The Quest to Ease the Pain of Sickle Cell Disease

Cheryl Stucky lab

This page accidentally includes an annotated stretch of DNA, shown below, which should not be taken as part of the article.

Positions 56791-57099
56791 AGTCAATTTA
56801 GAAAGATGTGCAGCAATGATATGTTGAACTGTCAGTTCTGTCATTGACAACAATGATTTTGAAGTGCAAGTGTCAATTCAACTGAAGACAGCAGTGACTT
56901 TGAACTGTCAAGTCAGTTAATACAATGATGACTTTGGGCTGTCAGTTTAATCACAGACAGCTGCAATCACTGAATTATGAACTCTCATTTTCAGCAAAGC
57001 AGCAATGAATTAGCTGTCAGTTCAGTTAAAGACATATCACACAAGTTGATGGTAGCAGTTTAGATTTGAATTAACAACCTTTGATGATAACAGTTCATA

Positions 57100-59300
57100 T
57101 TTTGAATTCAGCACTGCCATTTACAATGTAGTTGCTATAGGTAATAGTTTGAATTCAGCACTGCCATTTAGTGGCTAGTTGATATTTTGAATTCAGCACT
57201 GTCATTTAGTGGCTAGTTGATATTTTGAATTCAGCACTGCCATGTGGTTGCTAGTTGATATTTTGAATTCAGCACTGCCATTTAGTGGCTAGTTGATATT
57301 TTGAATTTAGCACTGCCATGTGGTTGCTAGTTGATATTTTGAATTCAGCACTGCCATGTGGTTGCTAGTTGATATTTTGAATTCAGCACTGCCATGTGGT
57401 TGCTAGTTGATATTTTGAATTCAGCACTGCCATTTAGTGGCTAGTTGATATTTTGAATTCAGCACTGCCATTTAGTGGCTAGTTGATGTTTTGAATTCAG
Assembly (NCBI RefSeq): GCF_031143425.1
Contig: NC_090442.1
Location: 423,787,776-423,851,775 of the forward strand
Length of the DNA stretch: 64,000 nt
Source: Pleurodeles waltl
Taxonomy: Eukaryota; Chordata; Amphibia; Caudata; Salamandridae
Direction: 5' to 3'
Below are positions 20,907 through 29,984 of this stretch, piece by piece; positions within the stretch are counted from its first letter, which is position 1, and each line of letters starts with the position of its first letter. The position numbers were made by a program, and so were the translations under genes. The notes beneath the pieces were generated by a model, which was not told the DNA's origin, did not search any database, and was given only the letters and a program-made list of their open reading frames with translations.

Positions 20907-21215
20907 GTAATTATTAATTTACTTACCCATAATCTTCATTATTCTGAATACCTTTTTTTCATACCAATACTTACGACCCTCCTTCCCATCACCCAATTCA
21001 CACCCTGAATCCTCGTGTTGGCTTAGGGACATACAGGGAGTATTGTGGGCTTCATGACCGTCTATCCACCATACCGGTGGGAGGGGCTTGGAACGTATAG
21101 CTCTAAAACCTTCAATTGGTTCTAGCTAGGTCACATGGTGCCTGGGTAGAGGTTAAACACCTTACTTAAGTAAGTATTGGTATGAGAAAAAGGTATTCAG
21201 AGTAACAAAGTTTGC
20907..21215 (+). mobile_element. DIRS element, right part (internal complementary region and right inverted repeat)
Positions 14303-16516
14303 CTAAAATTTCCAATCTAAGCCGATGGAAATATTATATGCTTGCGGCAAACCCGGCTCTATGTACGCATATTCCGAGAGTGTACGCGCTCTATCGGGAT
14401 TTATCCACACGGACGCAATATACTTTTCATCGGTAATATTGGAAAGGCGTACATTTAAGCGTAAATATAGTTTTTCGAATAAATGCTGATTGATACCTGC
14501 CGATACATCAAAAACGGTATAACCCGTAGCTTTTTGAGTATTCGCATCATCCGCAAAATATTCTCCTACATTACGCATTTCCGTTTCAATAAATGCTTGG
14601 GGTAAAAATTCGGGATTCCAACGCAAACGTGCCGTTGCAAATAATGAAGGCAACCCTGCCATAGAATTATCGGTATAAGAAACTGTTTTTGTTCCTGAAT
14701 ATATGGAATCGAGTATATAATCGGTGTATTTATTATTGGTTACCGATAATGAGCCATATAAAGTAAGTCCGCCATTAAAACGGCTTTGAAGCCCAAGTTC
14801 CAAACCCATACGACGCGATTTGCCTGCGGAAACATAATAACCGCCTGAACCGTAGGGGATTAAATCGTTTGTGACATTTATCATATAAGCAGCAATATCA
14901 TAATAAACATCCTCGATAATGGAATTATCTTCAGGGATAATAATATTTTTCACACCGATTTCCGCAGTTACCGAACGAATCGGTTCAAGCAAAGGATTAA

High school senior Andreau Dorsey has endured complications from her sickle cell anemia since birth, but it was in middle school that the regular pain hit. The sickle cell-related pain most often strikes her knee, at least weekly – and sometimes daily. “It’s a sharp, throbbing pain,” says Dorsey, 18. “It fluctuates and is highly affected by how I move, so I’ve tried to do things that make it hurt less. I’ve always had to be conscious of not overworking myself and doing as much as other kids. I used to take pain medication a lot, but I don’t want to be popping pills all the time, so I will immediately resort to putting heat on it and rest, and only take medicine if that doesn’t work.”

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